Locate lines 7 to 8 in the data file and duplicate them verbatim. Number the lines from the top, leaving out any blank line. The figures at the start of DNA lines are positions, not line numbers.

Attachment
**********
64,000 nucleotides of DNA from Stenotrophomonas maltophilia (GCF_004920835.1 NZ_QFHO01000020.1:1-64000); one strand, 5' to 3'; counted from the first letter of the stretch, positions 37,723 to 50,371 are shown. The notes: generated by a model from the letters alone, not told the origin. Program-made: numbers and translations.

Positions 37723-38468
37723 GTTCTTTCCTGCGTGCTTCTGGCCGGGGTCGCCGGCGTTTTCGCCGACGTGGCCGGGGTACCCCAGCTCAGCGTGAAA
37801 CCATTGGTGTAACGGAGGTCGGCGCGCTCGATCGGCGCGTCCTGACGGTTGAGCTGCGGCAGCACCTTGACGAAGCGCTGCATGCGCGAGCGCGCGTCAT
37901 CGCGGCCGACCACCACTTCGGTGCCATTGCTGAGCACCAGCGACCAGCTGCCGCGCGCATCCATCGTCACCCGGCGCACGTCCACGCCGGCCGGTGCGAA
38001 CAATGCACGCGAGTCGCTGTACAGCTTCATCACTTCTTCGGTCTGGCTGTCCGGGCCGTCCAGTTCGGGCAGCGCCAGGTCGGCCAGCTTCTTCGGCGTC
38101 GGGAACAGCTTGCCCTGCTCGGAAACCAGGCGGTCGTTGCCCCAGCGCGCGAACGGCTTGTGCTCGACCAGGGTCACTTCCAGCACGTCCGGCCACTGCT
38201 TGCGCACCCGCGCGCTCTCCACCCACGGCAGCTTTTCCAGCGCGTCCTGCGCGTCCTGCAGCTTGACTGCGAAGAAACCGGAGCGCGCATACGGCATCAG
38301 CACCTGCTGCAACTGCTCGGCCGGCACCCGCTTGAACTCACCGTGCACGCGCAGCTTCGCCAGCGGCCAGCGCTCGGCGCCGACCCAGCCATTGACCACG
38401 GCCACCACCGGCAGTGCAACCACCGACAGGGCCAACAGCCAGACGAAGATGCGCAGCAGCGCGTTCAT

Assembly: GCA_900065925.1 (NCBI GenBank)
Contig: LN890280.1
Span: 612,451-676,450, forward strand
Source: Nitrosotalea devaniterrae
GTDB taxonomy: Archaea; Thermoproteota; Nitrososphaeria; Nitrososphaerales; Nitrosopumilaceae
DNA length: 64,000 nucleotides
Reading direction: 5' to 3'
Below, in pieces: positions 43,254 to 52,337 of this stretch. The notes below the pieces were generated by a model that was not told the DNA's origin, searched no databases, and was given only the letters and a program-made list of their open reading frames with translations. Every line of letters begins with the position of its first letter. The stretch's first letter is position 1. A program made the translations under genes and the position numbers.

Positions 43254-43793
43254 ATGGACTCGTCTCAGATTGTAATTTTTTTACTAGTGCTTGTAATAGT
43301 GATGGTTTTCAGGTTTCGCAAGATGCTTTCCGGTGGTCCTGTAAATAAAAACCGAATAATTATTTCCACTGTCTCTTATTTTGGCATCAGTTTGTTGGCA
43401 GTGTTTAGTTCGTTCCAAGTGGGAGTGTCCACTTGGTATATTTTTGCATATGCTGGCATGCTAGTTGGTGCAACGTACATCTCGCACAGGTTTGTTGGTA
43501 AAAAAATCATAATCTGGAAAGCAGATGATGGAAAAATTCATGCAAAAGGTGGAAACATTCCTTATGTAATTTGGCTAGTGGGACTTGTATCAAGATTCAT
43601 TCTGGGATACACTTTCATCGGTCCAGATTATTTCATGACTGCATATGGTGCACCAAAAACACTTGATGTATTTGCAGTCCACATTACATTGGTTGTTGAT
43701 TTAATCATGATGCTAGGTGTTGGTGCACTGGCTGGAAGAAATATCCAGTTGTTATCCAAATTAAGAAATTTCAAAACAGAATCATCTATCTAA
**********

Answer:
38101 GGGAACAGCTTGCCCTGCTCGGAAACCAGGCGGTCGTTGCCCCAGCGCGCGAACGGCTTGTGCTCGACCAGGGTCACTTCCAGCACGTCCGGCCACTGCT
38201 TGCGCACCCGCGCGCTCTCCACCCACGGCAGCTTTTCCAGCGCGTCCTGCGCGTCCTGCAGCTTGACTGCGAAGAAACCGGAGCGCGCATACGGCATCAG